Central Flask Facility
For remote sites and for airborne campaigns, often the only way to obtain precise data is to collect air in glass flasks in situ and to analyze the samples later in a laboratory equipped with the appropriate analytical instruments. Compared to in-situ measurements this increases the risk of altering the air trace gas composition either during the sampling procedure or during the storage prior to measurement.
The composition of an air sample in glass flasks can be adulterated by a number of effects:
- Insufficient flushing before the actual sampling can lead to a contamination by the previous flask content.
- Adsorption and desorption of gas molecules on surfaces can change the concentrations and / or isotopic compositions of O2 , CO2 and other trace gas species, becoming important at high precision levels.
- Polymers used as sealing material are subject to gas permeation thereby reducing the reliability of the seal for long term storage.
- Organic material in the flasks including O-ring material and / or O-ring can partially be oxidized, altering the air composition as well as the isotopic signature in both isotopes of CO2 .
- δ18O values can change when traces of moisture are present in the flask or develop over time (e.g. via permeation through the O-rings).
In order to stabilize the conditions for all flasks that leave our institute for being filled anew with sample air in the field we created a Central Flask Facility in 2001 that handles flasks and keeps track of their whereabouts and performance.
To reduce adsorption and desorption of gas molecules on surfaces, the flasks used for air analysis are made of borosilicate glass 3.3 (Schott Duran®). The air sampling is done with flasks of 1L volume equipped with two valves allowing flushing prior the actual sampling. In general the valves are sealed with caps made from Kel-F® (PCTFE, PolyChloroTriFluoroEthylene; Fig. 1). This material shows the lowest permeation of gases (Sturm et al. 2004) compared to most other sealing materials.
For the less critical case of air emanating from soils, also flasks with PFA (Perfluoralkoxy-Copolymer) O-rings or Viton® (DuPont fluorelastomer) double O-rings with buffer volume (Fig. 2) are in use. These samples usually exhibit a wide range of trace gas mixing ratios and δ13C CO2 values whereas O2 concentration and δ18O values so far are of minor interest. This diminishes relative errors arising from adverse effects of gas permeation and / or oxidation processes of these sealing materials to an acceptable level.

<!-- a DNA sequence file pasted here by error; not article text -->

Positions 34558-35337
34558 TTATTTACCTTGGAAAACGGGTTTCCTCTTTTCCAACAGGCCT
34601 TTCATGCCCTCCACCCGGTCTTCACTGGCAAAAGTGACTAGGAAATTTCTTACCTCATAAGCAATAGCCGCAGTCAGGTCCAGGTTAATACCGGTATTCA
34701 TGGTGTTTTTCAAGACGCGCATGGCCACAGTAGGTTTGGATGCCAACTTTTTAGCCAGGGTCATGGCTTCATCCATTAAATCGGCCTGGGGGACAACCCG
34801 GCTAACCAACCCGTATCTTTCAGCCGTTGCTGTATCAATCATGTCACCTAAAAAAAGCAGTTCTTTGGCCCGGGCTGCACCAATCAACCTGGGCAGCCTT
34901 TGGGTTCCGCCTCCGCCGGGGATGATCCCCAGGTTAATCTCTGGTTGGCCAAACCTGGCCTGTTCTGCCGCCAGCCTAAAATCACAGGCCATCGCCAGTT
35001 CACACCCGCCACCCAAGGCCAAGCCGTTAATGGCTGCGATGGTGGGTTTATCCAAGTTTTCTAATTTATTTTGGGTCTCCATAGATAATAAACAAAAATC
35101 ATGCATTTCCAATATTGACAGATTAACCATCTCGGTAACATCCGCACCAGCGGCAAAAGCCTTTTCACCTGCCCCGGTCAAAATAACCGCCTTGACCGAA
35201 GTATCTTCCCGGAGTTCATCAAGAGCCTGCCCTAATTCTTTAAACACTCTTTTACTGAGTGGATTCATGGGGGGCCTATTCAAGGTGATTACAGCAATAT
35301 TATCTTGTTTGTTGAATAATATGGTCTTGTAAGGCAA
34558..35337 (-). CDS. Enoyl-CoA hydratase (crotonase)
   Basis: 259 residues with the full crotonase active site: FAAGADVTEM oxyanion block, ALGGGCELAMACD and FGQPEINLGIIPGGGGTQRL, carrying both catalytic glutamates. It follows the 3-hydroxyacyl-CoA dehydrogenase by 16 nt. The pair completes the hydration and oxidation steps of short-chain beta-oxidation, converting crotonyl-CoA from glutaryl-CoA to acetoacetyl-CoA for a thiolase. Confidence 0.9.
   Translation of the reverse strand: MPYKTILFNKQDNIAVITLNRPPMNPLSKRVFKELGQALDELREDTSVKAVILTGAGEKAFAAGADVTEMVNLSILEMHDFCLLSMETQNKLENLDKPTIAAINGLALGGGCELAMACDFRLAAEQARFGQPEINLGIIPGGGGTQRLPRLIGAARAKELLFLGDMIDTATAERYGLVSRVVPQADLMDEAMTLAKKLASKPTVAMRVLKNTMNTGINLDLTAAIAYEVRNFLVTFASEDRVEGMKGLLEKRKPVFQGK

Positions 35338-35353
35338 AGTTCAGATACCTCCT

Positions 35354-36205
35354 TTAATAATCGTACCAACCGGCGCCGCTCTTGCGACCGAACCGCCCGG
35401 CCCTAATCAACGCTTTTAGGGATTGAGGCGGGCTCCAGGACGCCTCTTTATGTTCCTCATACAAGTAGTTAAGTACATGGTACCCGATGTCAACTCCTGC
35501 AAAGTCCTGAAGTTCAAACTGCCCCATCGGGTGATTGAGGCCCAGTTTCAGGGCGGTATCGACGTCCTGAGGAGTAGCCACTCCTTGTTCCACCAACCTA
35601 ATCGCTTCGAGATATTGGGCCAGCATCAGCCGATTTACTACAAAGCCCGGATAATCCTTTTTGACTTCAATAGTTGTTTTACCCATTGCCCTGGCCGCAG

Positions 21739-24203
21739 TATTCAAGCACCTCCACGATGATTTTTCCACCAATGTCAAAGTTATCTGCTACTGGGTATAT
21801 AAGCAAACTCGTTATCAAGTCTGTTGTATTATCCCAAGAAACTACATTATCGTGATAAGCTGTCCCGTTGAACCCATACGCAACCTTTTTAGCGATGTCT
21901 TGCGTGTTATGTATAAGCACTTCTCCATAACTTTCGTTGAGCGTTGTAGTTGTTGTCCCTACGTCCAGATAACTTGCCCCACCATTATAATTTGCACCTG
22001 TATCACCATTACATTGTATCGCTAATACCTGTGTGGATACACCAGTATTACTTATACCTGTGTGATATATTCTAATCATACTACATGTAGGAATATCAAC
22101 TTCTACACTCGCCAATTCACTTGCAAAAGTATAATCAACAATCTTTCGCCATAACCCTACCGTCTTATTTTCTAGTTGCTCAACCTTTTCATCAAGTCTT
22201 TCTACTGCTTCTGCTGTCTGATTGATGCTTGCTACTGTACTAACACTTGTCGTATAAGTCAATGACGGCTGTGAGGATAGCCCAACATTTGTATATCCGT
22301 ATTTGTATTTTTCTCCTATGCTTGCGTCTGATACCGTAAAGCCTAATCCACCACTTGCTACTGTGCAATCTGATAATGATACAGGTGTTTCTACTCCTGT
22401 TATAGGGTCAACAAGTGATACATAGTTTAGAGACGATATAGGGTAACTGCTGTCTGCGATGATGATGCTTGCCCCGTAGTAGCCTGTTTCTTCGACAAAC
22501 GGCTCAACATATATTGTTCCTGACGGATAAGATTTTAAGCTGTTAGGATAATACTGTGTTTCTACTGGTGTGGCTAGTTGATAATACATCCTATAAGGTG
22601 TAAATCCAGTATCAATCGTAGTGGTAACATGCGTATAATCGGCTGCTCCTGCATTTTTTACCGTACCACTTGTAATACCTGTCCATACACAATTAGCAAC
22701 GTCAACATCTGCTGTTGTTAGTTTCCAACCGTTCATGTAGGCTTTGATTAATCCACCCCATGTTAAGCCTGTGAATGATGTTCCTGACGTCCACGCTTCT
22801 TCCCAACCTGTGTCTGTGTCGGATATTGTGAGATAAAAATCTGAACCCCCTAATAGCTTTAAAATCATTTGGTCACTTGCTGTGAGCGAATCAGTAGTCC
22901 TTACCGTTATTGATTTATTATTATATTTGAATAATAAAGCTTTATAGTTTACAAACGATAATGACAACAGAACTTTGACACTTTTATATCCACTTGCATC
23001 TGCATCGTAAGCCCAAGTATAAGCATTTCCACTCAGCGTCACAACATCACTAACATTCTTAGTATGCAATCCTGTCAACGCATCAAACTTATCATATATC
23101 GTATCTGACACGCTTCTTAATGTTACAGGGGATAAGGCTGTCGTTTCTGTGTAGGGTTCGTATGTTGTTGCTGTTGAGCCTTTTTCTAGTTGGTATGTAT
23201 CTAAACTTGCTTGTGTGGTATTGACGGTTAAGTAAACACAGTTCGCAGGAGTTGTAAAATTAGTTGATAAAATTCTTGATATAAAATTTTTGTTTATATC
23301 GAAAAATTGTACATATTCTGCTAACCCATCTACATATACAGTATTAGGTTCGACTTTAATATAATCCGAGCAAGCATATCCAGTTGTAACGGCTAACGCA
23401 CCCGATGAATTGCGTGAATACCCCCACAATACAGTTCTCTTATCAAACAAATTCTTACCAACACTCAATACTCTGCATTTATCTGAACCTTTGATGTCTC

In order to guarantee that the inner surfaces of the flasks are free of contaminations and traces of water originating from the previous sample or from the manufacturing process the flasks routinely are conditioned by keeping them at + 60 °C while evacuating with a low pressure membrane pump. Storage effects on air composition (e.g. δ18O effects) become negligible when this evacuation procedure lasts or exceeds 72 hours. Fig. 3 shows a schematic sketch of the used heating oven. Every flask coming newly into use or suspected to be contaminated is subjected to the described evacuation procedure.
Adsorption and desorption effects can decrease significantly when the differences in air composition and pressure vary only slightly from sample to sample. For this reason the stored flasks are filled with atmospheric air to comply with the conditions during the sampling conditions.
For this purpose we have built a flask conditioning unit (Fig. 4) where all flasks are filled with dry air to a pressure of 1.6 bars by flushing them over a period of 30 min using a flow of 3 l/min (STP). With 5 flasks in a row, these 90 liters of air passing through the flasks replace the air in the flasks about 9 times.
In a long term experiment we could show that the storage temperature has an influence especially on the δ18O of CO2 in flask samples. The δ18O values show a continuous decrease over time at a storage temperature of + 60 °C, whereas this drift was negligible (less than 1/10th) at temperatures at + 25 °C and below in the same time period. Among others we conclude from this observation, that storage at + 60 °C may serve as a quick test to check flask storage performance. Fig. 5 shows the storage pattern of glass flasks after the described treatment of conditioning stored at + 60 °C for extended periods of time. The observed drift in δ18O corresponds to less than 0.01 ‰ in 200 days stored at room temperature. δ13C values are unaffected. This is quite acceptable for the high accuracy required for atmospheric analyses.